"Third it is essential to establish mechanisms which motivate and enable the majority of students who are intent on peacefully devoting themselves to their studies to represent themselves more actively and contribute to the protection of the learning environment. For this purpose the norms and rules governing student activity must be re-examined and revised to protect the democratic rights of all students.
"We are not unmindful that students may have their own grievances and frustrations and the present system may be deficient in granting them redress. We however think that these issues should be addressed independently. They should not be allowed to deflect attention from the present issues that relate to charges of student indiscipline and the punitive and corrective action needed to deal with them.
"We urge that the government initiate a wide-ranging public inquiry and dialogue to consider the present state of the universities and examine the measures that need be taken to ensure a peaceful and orderly environment for learning and teaching. Such a dialogue should involve all the stakeholders in higher education - the academic community, the student community, the parent community, politicians, professions which receive the products of the university, the employers who engage their services and other relevant sections of the public."
The signatories to the media release:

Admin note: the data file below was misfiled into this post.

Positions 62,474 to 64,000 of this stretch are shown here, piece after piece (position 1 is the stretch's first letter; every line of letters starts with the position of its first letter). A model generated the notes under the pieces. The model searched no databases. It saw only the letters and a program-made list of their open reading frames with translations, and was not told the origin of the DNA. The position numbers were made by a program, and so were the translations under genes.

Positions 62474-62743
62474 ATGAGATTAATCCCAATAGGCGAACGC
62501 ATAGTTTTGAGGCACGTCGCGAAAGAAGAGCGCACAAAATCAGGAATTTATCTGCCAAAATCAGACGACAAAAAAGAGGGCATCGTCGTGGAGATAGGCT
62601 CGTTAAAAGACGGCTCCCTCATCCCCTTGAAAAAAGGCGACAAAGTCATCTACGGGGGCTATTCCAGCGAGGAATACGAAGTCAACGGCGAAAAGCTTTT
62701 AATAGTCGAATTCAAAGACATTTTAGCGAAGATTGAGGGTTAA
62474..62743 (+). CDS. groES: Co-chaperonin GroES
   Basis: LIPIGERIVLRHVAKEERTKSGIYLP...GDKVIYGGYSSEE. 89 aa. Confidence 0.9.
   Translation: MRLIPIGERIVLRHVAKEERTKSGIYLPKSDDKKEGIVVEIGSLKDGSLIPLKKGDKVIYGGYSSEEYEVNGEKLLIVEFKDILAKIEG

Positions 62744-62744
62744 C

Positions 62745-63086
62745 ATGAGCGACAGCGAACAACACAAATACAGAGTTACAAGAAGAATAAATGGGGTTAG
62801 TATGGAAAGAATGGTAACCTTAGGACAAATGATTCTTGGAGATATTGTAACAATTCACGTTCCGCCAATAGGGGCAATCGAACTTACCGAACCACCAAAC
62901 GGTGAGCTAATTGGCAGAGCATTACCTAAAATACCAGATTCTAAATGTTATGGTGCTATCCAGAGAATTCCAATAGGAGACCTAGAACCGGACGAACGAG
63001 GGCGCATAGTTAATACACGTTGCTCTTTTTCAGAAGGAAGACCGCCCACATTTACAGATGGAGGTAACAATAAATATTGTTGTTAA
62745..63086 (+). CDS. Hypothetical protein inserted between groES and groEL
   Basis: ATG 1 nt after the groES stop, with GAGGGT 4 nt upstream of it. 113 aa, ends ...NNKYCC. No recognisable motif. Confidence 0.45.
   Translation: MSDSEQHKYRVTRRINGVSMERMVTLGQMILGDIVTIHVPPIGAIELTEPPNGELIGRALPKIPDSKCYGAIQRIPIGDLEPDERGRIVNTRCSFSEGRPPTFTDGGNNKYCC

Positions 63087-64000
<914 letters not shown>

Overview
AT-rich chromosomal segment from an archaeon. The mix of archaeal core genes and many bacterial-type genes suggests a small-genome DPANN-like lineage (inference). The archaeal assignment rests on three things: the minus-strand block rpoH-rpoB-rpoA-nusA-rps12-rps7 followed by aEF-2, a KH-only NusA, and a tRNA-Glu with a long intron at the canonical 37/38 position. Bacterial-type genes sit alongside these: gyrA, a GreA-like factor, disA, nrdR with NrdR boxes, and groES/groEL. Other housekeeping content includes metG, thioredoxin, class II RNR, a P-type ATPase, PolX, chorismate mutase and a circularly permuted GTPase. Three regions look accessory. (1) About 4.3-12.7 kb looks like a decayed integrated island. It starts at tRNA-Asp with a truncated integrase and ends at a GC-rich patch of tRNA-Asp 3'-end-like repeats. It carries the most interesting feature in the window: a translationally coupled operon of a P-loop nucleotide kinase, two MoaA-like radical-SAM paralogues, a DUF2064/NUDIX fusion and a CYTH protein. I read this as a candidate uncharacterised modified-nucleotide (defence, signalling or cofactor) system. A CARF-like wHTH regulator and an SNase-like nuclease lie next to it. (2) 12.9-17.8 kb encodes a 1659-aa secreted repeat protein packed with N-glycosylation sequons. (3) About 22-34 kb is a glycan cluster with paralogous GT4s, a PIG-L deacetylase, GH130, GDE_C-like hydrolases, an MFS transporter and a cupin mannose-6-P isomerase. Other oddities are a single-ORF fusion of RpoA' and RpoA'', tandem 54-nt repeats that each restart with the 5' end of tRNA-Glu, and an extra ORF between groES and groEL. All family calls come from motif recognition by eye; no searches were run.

Godfrey Gunatilleke, Chairman, Civil Society Foundation; Basil Illangakoon, Executive Governor, Marga Institute; Rev. Fr. Oswald Firth, Director, Centre for Society & Religion; Kingsley Rodrigo, Paffrel; Tyronne Abeygunawardena, Director Production, Young Asia Television; H.A. Wimalagunawardena, Ex-SLAS, former Secretary, Science & Technology; E.L. Wijemanne, Former Secretary, Ministry of Education, Governor Marga Institute; Dhammika Amarasinghe, Ex-SLAS, former Chairman, Sri Lanka Insurance Corporation; Sulochana Peiris, Supervising Producer, Young Asia Television; Hilmy Ahamed, Managing Director, Worldview Global Media Ltd.; Sharmini Boyle, Chief Editor, Worldview Global Media Ltd.; Avanthi Sahabandu, Supervising Producer, Young Asia Television; Ariyaseela Wickremanayake, Managing Director, Master Divers (Pvt.) Ltd.; Rev. Fr. Tissa Balasuriya, Chairman, Centre for Society and Religion; Ajantha Athukorale, President Bar Association of Sri Lanka; Myrtle Perera, Senior Research fellow, Marga Institute; Dr. Devanesan Nesiah, Member Board of Governors, Marga Institute; Asoka Gunawardena, Chairman, Finance Commission; Dr. T. Jeyasingham, National Peace Council; Dr. Shelton Wanasinghe, Member Board of Governors, Marga Institute and Director, Centre for Policy Alternatives; Dr. P.N. Thenabadu, Tyrell Ferdinands, Impact Organsiation; Bogoda Premaratne, Chairman, National Council for Religion and Peace; Tony Seneviratne, Habitat; S. Jagath Kumara, Samurdhi Sangamaya; S.H.A. Gunasiri, Palath Rajya Lipikaru Sangamaya; Nimal Punchihewa, Legal Consultant MDDR; Sman Rathnapriya, Government Nursing Officers Union; Rev. Kalupahana Piyarathana Thera, Manawa Hithawadi Bhikku Peramuna; Rev. Buddhiyagama Chandrarathana Thera, Vanni Community Foundation; S. Sivagurunathan, Movement for the Defence of Democratic Rights; Dr. Jehan Perera, National Peace Council; Dr. A.T. Ariyarathna, president, Lanka Jathika Sarvodaya Shramadana Sangamaya; Paul Perera, Director, Community Education Centre; Aneeta Fernando; Lakbime Mavuwaru Ha Diyaniyo; Wimal Fernando, President, Paltra Institute; Mahinda Haththaka, Journalist; Lieutenant Commander Bandula Dahanayake; Samson Jayasinghe, Samasevaya; Chandrarathna Bandara; Director, Samadeepa Samaja Kendraya.